Publishing a magazine
February 3, 2006
Charitable purposes - Whether publishing a magazine can be considered a charitable activity under the advancement of education.
To clarify the Directorate's policy regarding organizations publishing magazines in furtherance of educational purposes.
To be registered as a charity and to maintain registration, an organization must meet the legal definition of a charity and abide by the rules set out in the Income Tax Act. In broad terms a charity is an organization that relieves poverty, advances education or religion or furthers certain other purposes that benefit the community as a whole and in ways that the law regards as charitable.
The courts, through various decisions, have defined the advancement of education in the charitable sense as the training of the mind; advancing the knowledge or abilities of the recipient; raising the artistic taste of the community; or improving a useful branch of human knowledge through research.
In addition to this definition, the Supreme Court of Canada set out a number of criteria to determine whether a purpose or activity is charitable:
- there must be structure and a genuinely educational purpose
- there must be a teaching or learning component
- there must be a legitimate, targeted attempt to educate others (simply providing an opportunity for people to educate themselves, such as by making available materials with which this might be accomplished but need not be, is not enough)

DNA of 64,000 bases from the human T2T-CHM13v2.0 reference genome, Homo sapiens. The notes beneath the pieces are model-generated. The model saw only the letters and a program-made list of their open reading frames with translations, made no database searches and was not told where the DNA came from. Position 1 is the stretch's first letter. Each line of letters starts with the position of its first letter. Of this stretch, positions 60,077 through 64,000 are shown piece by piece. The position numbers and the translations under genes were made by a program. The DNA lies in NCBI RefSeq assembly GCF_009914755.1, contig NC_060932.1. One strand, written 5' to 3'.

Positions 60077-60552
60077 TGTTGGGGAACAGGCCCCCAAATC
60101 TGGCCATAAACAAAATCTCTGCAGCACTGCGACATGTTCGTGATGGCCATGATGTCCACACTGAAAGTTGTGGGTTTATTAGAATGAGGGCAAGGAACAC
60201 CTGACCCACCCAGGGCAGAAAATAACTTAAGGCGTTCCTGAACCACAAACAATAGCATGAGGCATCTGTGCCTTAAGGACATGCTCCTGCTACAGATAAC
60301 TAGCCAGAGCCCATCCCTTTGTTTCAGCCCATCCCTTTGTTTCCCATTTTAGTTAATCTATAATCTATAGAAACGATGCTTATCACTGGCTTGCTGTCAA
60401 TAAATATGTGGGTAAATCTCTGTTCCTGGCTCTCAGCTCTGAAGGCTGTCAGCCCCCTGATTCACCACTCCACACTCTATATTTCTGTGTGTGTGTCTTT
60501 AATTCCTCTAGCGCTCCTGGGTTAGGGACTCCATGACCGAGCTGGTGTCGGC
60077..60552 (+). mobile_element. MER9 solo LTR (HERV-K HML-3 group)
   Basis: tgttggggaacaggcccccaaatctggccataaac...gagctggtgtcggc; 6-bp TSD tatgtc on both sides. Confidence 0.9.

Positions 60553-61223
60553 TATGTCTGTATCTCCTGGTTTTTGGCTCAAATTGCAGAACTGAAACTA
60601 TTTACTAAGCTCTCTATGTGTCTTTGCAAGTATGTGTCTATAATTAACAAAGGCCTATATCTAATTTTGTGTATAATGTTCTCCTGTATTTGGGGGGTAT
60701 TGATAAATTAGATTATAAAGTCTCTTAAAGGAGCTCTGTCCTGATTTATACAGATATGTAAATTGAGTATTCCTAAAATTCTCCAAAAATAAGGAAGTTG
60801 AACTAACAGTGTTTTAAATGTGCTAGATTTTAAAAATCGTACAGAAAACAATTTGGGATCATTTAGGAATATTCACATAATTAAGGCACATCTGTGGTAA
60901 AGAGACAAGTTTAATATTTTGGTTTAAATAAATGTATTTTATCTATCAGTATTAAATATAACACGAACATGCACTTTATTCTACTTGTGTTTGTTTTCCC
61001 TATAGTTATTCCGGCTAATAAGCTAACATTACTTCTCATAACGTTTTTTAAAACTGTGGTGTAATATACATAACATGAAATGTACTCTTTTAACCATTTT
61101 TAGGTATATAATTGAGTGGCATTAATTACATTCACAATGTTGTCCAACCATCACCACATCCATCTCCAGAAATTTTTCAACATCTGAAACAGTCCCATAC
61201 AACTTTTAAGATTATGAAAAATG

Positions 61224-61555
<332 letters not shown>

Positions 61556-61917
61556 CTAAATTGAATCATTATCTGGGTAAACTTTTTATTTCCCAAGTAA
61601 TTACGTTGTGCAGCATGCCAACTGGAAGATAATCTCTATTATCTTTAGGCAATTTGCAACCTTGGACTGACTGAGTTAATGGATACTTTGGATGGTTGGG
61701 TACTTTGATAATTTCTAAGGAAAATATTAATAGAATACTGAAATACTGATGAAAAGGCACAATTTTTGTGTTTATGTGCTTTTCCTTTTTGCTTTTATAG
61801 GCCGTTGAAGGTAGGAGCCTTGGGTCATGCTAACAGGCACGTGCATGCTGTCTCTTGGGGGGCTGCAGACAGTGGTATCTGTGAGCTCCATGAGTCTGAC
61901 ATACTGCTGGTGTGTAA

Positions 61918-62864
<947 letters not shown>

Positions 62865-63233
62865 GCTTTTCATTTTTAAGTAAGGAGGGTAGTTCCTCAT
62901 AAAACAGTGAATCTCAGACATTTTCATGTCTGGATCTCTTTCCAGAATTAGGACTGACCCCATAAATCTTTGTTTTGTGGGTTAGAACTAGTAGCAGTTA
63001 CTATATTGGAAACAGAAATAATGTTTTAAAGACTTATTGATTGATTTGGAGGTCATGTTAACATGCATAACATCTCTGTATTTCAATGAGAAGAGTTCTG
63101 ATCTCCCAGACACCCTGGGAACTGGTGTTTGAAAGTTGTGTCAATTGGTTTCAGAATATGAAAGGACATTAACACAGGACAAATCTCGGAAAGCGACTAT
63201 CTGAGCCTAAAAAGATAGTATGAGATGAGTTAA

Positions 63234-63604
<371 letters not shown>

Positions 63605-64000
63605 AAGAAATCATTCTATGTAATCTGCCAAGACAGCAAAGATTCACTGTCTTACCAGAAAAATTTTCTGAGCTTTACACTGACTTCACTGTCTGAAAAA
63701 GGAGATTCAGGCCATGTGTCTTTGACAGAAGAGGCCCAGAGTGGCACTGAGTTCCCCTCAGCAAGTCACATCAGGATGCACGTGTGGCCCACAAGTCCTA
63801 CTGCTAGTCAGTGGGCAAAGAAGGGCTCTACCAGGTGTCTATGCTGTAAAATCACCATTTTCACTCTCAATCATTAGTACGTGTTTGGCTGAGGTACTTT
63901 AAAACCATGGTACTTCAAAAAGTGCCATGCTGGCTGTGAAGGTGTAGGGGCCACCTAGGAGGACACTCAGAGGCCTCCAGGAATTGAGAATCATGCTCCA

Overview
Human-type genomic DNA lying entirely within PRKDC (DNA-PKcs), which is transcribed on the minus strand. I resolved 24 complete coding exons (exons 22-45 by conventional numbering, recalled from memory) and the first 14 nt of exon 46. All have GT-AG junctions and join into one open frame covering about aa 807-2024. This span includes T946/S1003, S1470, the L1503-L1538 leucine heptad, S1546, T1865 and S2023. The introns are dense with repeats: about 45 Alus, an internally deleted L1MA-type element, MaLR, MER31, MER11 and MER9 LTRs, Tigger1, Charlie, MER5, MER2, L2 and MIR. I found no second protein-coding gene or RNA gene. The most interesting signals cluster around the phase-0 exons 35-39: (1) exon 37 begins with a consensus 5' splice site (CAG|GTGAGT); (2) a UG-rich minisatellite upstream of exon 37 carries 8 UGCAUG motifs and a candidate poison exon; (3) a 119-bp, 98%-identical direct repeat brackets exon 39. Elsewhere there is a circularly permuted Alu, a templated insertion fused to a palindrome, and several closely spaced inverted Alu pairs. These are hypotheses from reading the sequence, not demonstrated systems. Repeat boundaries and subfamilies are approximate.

Finally, although the decision of the Supreme Court extended the definition of education beyond traditional academic subjects, to include teaching practical topics and skills such as necessary life skills or providing information to a specific practical end, the knowledge being conveyed must be useful knowledge Footnote 1 (that is, in the sense that its acquisition by the individual provides a benefit to the community).
The Income Tax Act requires that a charity devote its resources to exclusively charitable activities. The Canada Revenue Agency accepts that registered charities can achieve the recognized charitable purpose of advancing education through the use, creation, publication and distribution of magazines, however, to be considered an acceptable charitable activity, the contents of that publication must be predominantly educational in the sense understood by charity law.
Magazines also contain some material that would not be considered educational - for example, games, entertainment, opinion, advertising. Such content is allowable provided that it is highly limited and always remains ancillary and incidental to the main educational purpose.
Each organization is judged on the merits of its own application.
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